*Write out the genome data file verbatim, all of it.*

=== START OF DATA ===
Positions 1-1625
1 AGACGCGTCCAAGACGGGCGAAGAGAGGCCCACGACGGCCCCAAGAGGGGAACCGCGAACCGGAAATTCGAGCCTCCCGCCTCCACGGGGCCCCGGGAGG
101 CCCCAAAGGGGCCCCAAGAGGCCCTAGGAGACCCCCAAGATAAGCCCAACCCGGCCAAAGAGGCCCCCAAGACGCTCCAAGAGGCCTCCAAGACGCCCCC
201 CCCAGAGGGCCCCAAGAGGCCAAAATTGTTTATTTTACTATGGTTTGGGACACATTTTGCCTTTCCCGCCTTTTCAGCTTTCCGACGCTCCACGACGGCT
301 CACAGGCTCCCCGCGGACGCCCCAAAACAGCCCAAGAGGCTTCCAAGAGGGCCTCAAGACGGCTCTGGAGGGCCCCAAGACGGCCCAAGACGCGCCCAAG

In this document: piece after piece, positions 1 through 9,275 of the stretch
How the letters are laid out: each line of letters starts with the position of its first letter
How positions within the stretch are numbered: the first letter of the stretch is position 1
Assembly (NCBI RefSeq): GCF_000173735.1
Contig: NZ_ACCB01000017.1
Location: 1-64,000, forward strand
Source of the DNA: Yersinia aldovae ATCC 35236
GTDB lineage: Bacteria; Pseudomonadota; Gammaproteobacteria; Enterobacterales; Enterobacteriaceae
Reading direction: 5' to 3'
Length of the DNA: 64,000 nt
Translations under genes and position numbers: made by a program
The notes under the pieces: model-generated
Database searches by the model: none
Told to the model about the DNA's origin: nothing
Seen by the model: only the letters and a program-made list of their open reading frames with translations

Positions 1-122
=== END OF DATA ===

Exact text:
Positions 1-1625
1 AGACGCGTCCAAGACGGGCGAAGAGAGGCCCACGACGGCCCCAAGAGGGGAACCGCGAACCGGAAATTCGAGCCTCCCGCCTCCACGGGGCCCCGGGAGG
101 CCCCAAAGGGGCCCCAAGAGGCCCTAGGAGACCCCCAAGATAAGCCCAACCCGGCCAAAGAGGCCCCCAAGACGCTCCAAGAGGCCTCCAAGACGCCCCC
201 CCCAGAGGGCCCCAAGAGGCCAAAATTGTTTATTTTACTATGGTTTGGGACACATTTTGCCTTTCCCGCCTTTTCAGCTTTCCGACGCTCCACGACGGCT
301 CACAGGCTCCCCGCGGACGCCCCAAAACAGCCCAAGAGGCTTCCAAGAGGGCCTCAAGACGGCTCTGGAGGGCCCCAAGACGGCCCAAGACGCGCCCAAG

In this document: piece after piece, positions 1 through 9,275 of the stretch
How the letters are laid out: each line of letters starts with the position of its first letter
How positions within the stretch are numbered: the first letter of the stretch is position 1
Assembly (NCBI RefSeq): GCF_000173735.1
Contig: NZ_ACCB01000017.1
Location: 1-64,000, forward strand
Source of the DNA: Yersinia aldovae ATCC 35236
GTDB lineage: Bacteria; Pseudomonadota; Gammaproteobacteria; Enterobacterales; Enterobacteriaceae
Reading direction: 5' to 3'
Length of the DNA: 64,000 nt
Translations under genes and position numbers: made by a program
The notes under the pieces: model-generated
Database searches by the model: none
Told to the model about the DNA's origin: nothing
Seen by the model: only the letters and a program-made list of their open reading frames with translations

Positions 1-122